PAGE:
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5 min read / 8 February 2023 / Laura Garvin Gomez

How to Use Neem Oil for Plants

Get the most out of neem oil for your plants! This blog will guide you through the benefits and effective methods of using this natural pest control solution for a healthier garden.

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There are chemicals in a lot of the products we use daily, and there is a growing movement of people who are looking for kinder, safer and less toxic alternatives.

This relates to all aspects of our lives, from cleaning solutions to garden products, and essential oils are becoming the go-to option for many.

When it comes to gardening products, there are two elements to consider: yourself and the plant. Chemical-based products can cause allergic reactions in humans and also harm plants, so if you are trying to keep pests away, using something like neem oil could be just what you need. We explain more about neem oil below, its benefits to plants and how to use it safely.

What is neem oil?

Neem oil is a natural oil that has been extracted from the seed of the neem tree, which is mostly found in India. The active ingredient is azadirachtin, a compound that can work well as a natural pesticide for your garden, offering an alternative to harsh chemical-based products. You can use neem oil for all types of things to do with plants, be it for indoor houseplants or outdoors as a fungicide, insecticide and miticide.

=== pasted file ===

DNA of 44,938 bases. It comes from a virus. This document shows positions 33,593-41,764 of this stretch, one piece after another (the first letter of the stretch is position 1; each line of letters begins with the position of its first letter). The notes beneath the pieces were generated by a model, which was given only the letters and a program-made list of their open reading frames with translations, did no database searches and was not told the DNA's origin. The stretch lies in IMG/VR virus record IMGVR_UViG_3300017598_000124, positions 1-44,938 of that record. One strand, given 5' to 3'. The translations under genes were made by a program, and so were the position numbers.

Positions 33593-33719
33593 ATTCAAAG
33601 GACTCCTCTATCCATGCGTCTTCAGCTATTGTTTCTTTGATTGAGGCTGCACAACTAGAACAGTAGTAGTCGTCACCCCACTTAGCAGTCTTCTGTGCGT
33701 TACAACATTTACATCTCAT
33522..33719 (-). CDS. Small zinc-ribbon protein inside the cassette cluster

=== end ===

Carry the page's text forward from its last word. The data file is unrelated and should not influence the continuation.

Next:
Why use neem oil on plants?

Thanks to its active ingredient of azadirachtin, neem oil can keep your plant clear of small and large pests on your plant. The chemical serves to disrupt the insect’s bodily functions causing them to become inactive. is effective at every stage of a pest’s life cycle, it can kill off eggs, larvae, pupae and adults.

This is great news for your plants as they will respond well to a non-toxic solution and do not have to contend with the concoction of harsh chemicals used in commercial products. Your plant won’t be harmed by neem oil, and offers a good protective barrier against pests and insects.

Sprayer being used on plant leafs

What is the best neem oil to use for plants?

Whether you are using a neem oil spray for plants or wiping them down, we would recommend using this unrefined cold pressed pure neem oil. As we describe through this blog, it can work well as a natural insect repellent to extend the lifespan of your plants and greenery.

Some people also use neem oil to prevent fleas, ticks and mites on dogs and horses. Neem oil offers health benefits for humans too thanks to its moisturising properties, making it ideal for dry and sensitive skin. Spray neem oil on your clothes to repel insects in hot countries and use it to treat head lice too, if needed.

How to mix neem oil for plants

Making your own neem oil mixture for your plants and garden is easy.

  1. Fill up a spray bottle with warm water.
  2. Add 0.5 teaspoon, a few drops of neem oil and 3-4 drops washing up liquid.
  3. Replace the lid on the spray bottle and shake well to combine the mixture.
  4. Once you have shaken the bottle the mixture is then ready to use on your plants. Be sure to shake the bottle every time you use oil, as the oil will naturally start to settle on top of the water whilst not in use.